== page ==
>Coming off of a 14-0 record the previous year, 2010 set-up as Boise State’s best chance yet to make a run at the National Championship. Boise State started off with an impressive victory in the opening week against Virginia Tech. In week three Boise State beat it’s other BCS non-conference opponent as it took out talented but jekyl & hyde Oregon State. Boise State then went on a run of terror against non-BCS Conference foes where their closest margin of victory was 29 points against Louisiana Tech. After destroying Fresno State by the tune of 51-0, the Broncos fell to a ranked Nevada team 34-31 in OT by a missed FG. Did Boise’s run of easy targets set them up for the loss? It’s tough to be in a position like Boise is in. You play in a conference where their isn’t anybody else on your level so you basically play 8 easy “gimme” games a year. You try to schedule up but a lot of the bigger name teams don’t have anything to gain by playing Boise (and have much more to lose) so Boise ends up only getting big match-ups here and there and it’s almost always at their opponents stadium or near their opponents lair. While it’s much easier for Boise to run the table than say LSU or Alabama there is also the argument that maybe they aren’t as battle tested as they could be if they played in a better conference. Led by 2011 Heisman Candidate Kellen Moore and talented WRs Austin Pettis and Titus Young, Boise State had another great season in 2010 and I think that Boise can play with any team in the country on any given day. The question that we will never know (at least not right now) is how Boise would do if they played big-time talent week in and week out and had to face the grind of a conference schedule that teams in the SEC, Big 12 and Big Ten face instead of having borderline scrimmages every week instead of conference games. Would the attrition of playing against tougher teams and better coaches wear on the team mentally and physically or would it keep them sharper because they know they have to be on their A game every week? That’s one of the questions that keeps Boise on the outside looking in when a lot of pollsters make their ballots and I can’t say that I blame them. I would love to see Boise get a chance to step up into a bigger pond and play a tougher schedule and see how they could do. Next year Boise again looks like it has a two-team schedule as they open up against a talented Georgia team that severely under-achieved in 2010 and they end it against a tough TCU team that will be starting a new QB this year. In 2010, even if Boise had gone undefeated they would not have played for the National Championship because of a combination of their schedule and the fact that two teams from BCS Conferences went undefeated. In 2011, Boise State’s National Championship hopes again rest on them winning out and having other teams fall by the way-side. We caught up with Kevan Lee of the SB Nation Boise State Blog One Bronco Nation Under God (OBNUG) to get his take on the 2010 Broncos and get a quick peak into 2011.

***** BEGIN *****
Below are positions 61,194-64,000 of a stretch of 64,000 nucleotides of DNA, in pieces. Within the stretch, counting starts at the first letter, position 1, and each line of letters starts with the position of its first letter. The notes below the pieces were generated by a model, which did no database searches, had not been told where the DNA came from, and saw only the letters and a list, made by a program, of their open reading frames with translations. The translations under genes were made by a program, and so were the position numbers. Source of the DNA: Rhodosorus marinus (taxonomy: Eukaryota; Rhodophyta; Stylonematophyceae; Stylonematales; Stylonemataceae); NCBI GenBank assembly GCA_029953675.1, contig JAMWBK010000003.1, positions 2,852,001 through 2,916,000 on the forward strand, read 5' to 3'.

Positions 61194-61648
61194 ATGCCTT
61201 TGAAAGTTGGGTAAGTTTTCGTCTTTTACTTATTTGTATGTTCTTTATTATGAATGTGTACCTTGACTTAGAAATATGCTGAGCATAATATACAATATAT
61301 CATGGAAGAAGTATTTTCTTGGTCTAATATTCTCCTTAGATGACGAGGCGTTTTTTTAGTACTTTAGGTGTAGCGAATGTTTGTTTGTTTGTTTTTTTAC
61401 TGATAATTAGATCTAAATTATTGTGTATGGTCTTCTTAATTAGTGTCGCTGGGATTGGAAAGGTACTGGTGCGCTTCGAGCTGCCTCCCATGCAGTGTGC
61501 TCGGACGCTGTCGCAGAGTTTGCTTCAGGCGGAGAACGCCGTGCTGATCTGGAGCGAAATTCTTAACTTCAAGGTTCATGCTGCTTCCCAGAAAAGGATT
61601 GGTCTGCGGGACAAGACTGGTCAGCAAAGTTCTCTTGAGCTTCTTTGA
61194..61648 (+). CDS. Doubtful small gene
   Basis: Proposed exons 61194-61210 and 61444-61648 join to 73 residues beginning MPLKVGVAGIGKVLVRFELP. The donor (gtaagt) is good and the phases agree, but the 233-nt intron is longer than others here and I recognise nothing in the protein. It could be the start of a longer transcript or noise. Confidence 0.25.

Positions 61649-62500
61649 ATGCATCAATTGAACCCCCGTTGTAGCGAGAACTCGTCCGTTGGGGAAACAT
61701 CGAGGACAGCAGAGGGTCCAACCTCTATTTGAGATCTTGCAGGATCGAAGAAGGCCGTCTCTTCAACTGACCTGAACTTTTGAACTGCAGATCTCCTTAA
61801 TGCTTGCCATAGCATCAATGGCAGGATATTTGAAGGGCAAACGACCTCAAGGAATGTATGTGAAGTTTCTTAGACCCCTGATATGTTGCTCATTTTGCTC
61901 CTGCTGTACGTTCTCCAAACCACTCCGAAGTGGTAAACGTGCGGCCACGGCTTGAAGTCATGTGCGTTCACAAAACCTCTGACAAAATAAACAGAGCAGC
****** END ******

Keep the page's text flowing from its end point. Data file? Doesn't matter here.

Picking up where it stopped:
1. Expectations ran high for the Broncos this year. Do you feel that this team met expectations this year?
Boise State fans had some pretty high expectations – like winning a national championship. So no, Boise State did not meet expectations. Now, whether or not those expectations were reasonable or fair is an entirely different question and one that I’m glad you didn’t ask. I don’t have the answer to that one.